Honda claims that its new East Liberty, Ohio plant will have nine totally automated final assembly functions. At Honda, the entire die change is so automated that on the world's biggest stamping press a die change can be accomplished by just one person in 5 minutes. Only a few years ago, die changing a line took a half dozen people several hours or even shifts. Transplants have overcome many of the difficulties associated with introducing new technology which displaces workers. By standardizing and documenting work operations with the team concept (see "Management by Stress," page 9) it is easier to apply automation techniques smoothly. Worker participation in solving problems greatly shortens the automation "debugging" period. According to studies at the Massachusetts Institute of Technology, transplants tend to have twice as many robots per unit output as U.S.-owned plants.
But the use of robots and other technology does not necessarily create large numbers of highly skilled jobs in the United States. Most of the technology in the transplants is designed and developed in Japan. The units are designed for modular replacement to minimize the need for skilled repair work on the site. Typically, entire transplant operations are set up and tested in Japan and then moved to the United States for installation.
Remaking management-labor relations
From a management point of view, the transplants seem enormously successful. The Honda plants set the industry standards for quality and productivity. The NUMMI plant is not far behind. GM has a special office to study NUMMI and a program which rotates management officials through NUMMI for training. The other U.S. partners use their joint ventures in the same way.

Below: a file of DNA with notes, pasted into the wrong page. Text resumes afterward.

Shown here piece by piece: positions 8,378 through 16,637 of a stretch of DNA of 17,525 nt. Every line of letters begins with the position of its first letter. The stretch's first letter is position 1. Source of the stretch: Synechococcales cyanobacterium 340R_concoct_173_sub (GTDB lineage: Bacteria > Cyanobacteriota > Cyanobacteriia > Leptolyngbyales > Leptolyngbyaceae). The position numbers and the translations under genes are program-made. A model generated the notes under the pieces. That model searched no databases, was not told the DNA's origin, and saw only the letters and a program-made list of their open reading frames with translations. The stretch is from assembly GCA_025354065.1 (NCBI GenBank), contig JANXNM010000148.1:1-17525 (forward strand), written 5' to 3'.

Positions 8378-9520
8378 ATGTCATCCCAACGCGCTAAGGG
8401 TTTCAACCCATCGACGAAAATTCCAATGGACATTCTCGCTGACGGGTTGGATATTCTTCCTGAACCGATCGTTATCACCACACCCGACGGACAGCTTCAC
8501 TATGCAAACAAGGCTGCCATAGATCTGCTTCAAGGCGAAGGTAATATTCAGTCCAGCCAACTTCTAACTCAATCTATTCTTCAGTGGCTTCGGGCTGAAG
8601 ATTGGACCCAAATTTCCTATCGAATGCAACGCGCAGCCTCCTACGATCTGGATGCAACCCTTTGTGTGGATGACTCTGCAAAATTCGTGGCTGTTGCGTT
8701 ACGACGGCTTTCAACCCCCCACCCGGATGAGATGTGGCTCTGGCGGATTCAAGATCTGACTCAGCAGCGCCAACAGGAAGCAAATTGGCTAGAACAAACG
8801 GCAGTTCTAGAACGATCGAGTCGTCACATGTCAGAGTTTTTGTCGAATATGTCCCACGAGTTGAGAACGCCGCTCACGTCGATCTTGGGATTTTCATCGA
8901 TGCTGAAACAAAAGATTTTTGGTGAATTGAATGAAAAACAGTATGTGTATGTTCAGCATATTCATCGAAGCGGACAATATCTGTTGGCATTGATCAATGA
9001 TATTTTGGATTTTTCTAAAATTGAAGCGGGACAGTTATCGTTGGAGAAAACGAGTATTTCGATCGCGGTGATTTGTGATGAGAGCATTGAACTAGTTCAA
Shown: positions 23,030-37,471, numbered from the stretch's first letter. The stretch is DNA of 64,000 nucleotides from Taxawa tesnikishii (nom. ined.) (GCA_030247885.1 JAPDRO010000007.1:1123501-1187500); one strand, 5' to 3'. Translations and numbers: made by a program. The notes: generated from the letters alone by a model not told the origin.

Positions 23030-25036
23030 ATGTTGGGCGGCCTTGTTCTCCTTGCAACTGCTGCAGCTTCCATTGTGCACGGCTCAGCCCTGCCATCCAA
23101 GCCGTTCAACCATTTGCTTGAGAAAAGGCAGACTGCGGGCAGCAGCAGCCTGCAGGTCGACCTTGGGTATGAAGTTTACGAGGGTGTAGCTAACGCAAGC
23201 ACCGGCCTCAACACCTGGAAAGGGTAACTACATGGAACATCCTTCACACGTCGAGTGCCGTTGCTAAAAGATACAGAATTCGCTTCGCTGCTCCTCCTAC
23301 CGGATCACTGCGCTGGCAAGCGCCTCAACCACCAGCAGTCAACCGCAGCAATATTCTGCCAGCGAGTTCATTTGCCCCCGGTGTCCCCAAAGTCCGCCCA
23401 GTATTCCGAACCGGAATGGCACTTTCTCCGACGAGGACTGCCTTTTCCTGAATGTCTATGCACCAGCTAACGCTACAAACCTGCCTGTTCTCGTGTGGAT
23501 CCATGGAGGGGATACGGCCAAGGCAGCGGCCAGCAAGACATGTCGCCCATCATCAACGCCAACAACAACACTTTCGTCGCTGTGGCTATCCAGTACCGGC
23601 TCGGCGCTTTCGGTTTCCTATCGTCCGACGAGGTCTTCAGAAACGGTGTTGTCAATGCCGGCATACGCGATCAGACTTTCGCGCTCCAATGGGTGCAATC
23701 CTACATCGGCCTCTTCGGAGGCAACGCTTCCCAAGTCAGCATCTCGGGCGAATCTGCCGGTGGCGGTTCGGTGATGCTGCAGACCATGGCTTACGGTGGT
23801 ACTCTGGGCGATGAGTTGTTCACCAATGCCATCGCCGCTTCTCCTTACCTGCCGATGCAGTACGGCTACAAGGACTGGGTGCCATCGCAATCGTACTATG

To some extent, the low costs of the transplants come simply because the plants are physically new and require less maintenance. Their new workers are also younger, healthier and stronger. These mitigating factors notwithstanding, the transplants have all but wiped out U.S. management interest in exploring alternative production systems, such as those in Sweden, which might increase productivity without restricting workers' rights. Instead, management holds up the transplant productivity figures and demands union concessions and adoption of transplant-type work organization in order to become "competitive."
Such "competitive" labor agreements include the team concept and "just-in-time production" (in which subcontractors must deliver relatively small batches of parts as they are needed by the assembly plant), and allow management to freely contract out or speed up work--in short, to adopt all the features which have made the transplants so successful from management's point of view. Under the rubric of new forms of teamwork, management gains increased flexibility at the expense of working conditions and work rules that workers have long regarded as their factory bill of rights. Management has been significantly aided in its crusade to roll back workers' shop floor rights by top UAW leaders' endorsement of the systems at NUMMI and Mazda.
The transplants have been antagonistic to unions, particularly traditional "American-style" unions. They have located in areas not traditionally sympathetic to unions in order to prevent the unionization of their workforces. One bank researcher who prepares location studies for smaller Japanese companies says that "non-union area" tops the list of new-site requirements. The Canadian Auto Workers (CAW) obtained internal Hyundai documents showing that the opportunity to keep the plant union- free was an important consideration for the Korean auto maker in selecting its Quebec site.
When the UAW has tried to organize the transplants, the Japanese companies have resisted the union's efforts. Nissan aggressively waged a successful campaign to keep the UAW out of its Smyrna, Tennessee plant. In the 1989 representation election, 70 percent of the workers at the Smyrna plant voted against the UAW. Honda has generally taken a softer line on unionization, avoiding public attacks on the UAW and allowing that workers are free to choose to be represented by a union. But Honda has also made it clear to its workforce that it does not look favorably on pro- union attitudes. This approach has been successful in rebuffing the UAW; in 1985 the union withdrew a request for an election at Honda's Marysville, Ohio plant, fearing it could not win.